The latest DOE Yucca Mountain "life cycle" cost estimate includes the costs to research, construct and operate Yucca Mountain during a period of 150 years, from the beginning of the program back in 1983 through closure and decommissioning in 2133.
The Yucca Mountain Money Breakdown
DOE projects the $96.2 billion will be spent like this:
- About $13.5 billion already spent since 1983
- $54.8 billion for the construction, operation, and decommissioning
- $19.5 billion estimated for transporting radioactive waste to Yucca Mountain
- $8.4 billion for "the balance of program activities"
Who's Going to Pay for All This?
According to DOE, the revised cost estimates anticipates a 30 percent increase in the amount of radioactive waste the nation's nuclear power plants will be shipping to Yucca Mountain for storage. However, proposals to offset the soaring project costs to by increasing the nuclear waste shipping and storage fees to be paid by the nuclear industry have so far been rejected by the DOE.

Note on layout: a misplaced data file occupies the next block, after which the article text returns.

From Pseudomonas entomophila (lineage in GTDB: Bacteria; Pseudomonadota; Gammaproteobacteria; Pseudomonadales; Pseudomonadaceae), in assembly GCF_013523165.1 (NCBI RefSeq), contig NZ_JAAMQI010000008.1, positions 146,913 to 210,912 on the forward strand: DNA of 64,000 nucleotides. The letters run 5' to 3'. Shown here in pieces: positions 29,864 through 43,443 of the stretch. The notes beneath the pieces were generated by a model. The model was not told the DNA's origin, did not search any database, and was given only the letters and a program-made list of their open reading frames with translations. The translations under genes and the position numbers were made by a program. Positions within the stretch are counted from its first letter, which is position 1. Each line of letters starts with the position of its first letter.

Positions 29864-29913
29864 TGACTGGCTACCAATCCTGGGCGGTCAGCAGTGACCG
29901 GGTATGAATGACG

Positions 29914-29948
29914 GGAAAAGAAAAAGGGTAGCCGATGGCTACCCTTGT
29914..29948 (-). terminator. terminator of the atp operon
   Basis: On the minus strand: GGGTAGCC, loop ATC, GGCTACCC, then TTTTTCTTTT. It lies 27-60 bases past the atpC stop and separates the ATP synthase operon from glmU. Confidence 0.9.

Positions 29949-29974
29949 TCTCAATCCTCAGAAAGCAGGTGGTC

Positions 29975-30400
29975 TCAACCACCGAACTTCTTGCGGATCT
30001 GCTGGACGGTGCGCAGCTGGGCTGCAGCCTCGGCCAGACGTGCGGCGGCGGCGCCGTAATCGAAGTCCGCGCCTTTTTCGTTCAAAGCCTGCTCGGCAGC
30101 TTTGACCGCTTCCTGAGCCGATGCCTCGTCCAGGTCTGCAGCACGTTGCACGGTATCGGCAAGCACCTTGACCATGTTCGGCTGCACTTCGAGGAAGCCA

DOE anticipates that the combined costs of building and operating the Yucca Mountain radioactive waste repository will be divided between nuclear power consumers -- ratepayers -- and the rest of us -- taxpayers -- with ratepayers paying a little more than 80 percent, or about $77.3 billion.
Now, nuclear utility ratepayers are also taxpayers. Will they get charged twice for Yucca Mountain? Not right now, says the DOE. Commercial nuclear power producers currently pay one tenth of one cent for each kilowatt-hour of electricity they produce into the federal Nuclear Waste Fund. According to DOE, that is currently enough to cover the ratepayers' share of the total cost of Yucca Mountain. The Nuclear Waste Policy Act requires the Secretary of Energy to conduct an annual review of the fee paid by nuclear power producers and adjust it if necessary.
In addition to the $13.5 billion already spent, the Government Accountability Office (GAO) reported in 2007, that the Department of Energy spent over $20 million in dealing with Yucca Mountain site suitability testing records apparently falsified by U.S. Geological Survey (USGS) workers.
Whose Nuclear Waste is it, Anyway?
Oh, by the way, the Nuclear Waste Policy Act, that first authorized construction of a national nuclear waste repository back in 1982, "is based on the principle that our society is responsible for safely disposing of the nuclear wastes we create." Created any nuclear waste lately?